Tensions between Goh and Lee Jr: Report

By John Burton and Sumathi Bala
Financial Times
18 August 2003

Goh Chok Tong, Singapore’s prime minister, on Sunday said he would delay the handing over of power until the city-state’s economy recovers as he voiced some veiled criticism about his successor.

In his annual national day speech, Mr Goh, 62, confirmed that his successor would be Lee Hsien Loong, the deputy prime minister and son of the city-state’s founding father, Lee Kuan Yew.

Mr Goh, who has been prime minister since 1990, said at the last general election in 2001 that he would step down before his term ended in 2007. But he has suggested on several occasions since then that he would not depart until the economy improves.

Singapore last week reported its worst quarterly performance since independence in 1965, with the economy shrinking by 4.2 per cent in the second quarter from a year ago.

The government cut its economic forecast for the year to between zero and 1 per cent because of effects from the outbreak of severe acute respiratory syndrome.

“Ideally I would like to give my successor at least two years to establish himself as prime minister before he fights the general election. But I am not stepping down yet. My immediate priority is to get Singapore out of the economic gloom,” Mr Goh said.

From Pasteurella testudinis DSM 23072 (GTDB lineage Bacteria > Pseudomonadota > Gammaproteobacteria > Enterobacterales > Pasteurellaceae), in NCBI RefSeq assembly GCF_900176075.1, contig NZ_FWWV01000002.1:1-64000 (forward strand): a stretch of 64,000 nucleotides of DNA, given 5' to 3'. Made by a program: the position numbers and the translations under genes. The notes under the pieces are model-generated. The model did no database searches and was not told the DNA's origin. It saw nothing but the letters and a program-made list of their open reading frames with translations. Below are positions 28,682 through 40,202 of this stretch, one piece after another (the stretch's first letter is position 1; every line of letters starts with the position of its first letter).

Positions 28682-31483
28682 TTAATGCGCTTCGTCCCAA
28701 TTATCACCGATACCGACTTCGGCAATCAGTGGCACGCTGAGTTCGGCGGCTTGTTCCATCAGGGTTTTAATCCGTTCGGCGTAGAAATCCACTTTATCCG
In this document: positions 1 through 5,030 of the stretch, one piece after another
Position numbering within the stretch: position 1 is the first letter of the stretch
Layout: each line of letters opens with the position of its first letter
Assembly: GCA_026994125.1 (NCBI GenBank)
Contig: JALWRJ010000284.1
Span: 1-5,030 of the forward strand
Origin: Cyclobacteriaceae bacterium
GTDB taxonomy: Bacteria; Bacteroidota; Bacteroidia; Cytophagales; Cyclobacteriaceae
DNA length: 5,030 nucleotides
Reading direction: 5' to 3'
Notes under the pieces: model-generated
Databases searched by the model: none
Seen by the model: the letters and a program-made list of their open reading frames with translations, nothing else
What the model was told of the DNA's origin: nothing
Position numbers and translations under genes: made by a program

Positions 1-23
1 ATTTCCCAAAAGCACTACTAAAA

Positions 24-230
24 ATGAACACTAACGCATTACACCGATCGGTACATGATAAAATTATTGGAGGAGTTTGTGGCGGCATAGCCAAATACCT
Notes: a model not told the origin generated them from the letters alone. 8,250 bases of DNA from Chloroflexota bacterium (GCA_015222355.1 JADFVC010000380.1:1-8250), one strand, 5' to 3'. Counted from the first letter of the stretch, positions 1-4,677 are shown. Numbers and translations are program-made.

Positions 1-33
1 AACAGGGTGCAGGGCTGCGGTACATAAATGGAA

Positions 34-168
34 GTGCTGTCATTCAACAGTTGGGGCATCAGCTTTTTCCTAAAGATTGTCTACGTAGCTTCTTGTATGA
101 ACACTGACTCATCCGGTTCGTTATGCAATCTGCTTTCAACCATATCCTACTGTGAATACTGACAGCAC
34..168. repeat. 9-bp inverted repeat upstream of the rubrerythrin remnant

“As for the new team leader, I have taken quiet soundings from ministers and MPs on whom they would choose. The clear consensus is Hsien Loong. He is also my choice.”

In spite of his endorsement of Mr Lee, the delay in the transfer of power and Mr Goh’s pointed remarks in the speech about Mr Lee’s leadership style is likely to revive talk about tensions between the prime minister and his deputy.

“I know that some Singaporeans are uncomfortable with Loong’s leadership style. Loong’s public persona is that of a no-nonsense, uncompromising and tough minister,” said Mr Goh about the former military general.

“Singaporeans would like Loong to be more approachable. They have gotten used to my gentler style. But it is not fair to expect him to be just like me. I’ve told Loong to reflect on his softer side.”

Mr Goh was initially considered a short-term prime minister when he assumed power nearly 13 years ago. His duty was seen as allowing Mr Lee to gain more government experience before taking over.

The succession plans were delayed when Mr Lee was discovered to have cancer in 1992. He has since recovered and been appointed to some of the most powerful posts in the government.

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